Saracho doesn’t pursue the stereotypical social or political agenda you might expect from a young Latina—she doesn’t plant her flag on the issue of faith. Her stand is to take no stand on this particular religious battle, a battle that might seem silly but suggests all that divides so many people in our country. She simply asks the viewer to reflect on what is and what might be.v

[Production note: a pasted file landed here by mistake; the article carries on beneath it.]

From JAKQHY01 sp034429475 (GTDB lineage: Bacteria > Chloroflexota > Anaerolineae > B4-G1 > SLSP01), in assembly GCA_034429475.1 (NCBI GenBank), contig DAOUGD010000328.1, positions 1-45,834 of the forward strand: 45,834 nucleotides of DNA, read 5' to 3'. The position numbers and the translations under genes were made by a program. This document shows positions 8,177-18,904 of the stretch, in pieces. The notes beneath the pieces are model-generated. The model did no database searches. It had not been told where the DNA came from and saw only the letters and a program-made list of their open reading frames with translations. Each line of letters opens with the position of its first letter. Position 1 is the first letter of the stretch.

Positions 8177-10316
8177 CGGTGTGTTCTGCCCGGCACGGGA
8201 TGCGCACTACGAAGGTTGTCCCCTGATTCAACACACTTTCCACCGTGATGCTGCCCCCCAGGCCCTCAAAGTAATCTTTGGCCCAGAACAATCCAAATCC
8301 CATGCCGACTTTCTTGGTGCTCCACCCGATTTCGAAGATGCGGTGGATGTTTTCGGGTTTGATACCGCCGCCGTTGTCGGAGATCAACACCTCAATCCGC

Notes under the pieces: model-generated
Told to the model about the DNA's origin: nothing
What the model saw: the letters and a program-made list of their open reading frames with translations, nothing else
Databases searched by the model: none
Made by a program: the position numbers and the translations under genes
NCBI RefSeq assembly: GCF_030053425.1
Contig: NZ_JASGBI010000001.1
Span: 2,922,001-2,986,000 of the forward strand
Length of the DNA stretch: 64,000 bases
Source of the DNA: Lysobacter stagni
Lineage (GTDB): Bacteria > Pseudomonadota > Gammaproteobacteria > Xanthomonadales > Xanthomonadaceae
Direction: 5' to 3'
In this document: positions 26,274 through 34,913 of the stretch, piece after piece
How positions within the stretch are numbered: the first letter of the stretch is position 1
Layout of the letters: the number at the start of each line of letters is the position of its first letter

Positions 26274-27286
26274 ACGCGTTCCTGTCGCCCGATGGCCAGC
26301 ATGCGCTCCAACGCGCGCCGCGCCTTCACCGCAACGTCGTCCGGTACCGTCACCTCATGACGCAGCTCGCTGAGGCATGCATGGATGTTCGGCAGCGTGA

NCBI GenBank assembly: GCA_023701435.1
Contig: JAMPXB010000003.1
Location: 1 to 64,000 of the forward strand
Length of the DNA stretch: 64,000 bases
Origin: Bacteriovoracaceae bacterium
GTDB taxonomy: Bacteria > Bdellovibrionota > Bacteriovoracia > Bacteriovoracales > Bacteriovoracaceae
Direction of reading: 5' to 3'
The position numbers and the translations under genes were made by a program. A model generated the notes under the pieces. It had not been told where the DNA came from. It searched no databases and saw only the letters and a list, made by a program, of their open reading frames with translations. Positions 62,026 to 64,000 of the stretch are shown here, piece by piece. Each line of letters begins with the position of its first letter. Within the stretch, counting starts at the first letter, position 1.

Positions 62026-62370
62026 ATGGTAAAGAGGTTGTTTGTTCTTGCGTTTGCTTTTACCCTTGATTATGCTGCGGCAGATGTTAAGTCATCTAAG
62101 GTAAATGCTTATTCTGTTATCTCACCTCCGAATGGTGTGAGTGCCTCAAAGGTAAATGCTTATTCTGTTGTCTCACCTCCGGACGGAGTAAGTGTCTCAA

On September 1, 2004, militant separatists from nearby Chechnya occupied a grade school in Beslan, a town in the Russian republic of North Ossetia-Alania. It was the first day of classes—the “day of knowledge,” during which parents join the students and teachers to honor children and education and their importance to the future of the community. Demanding the withdrawal of Russian troops from their homeland, the terrorists herded more than 1,000 hostages into the school gymnasium, where they killed the strongest men. The other captives—mostly women and children—were held in the hot, airless gym without food or water. On September 3, Russian forces stormed the school with tanks and rockets. More than 300 hostages were killed. In their determination to stamp out Chechen nationalism, the Russians had shown callous disregard for the innocents they were supposedly trying to save.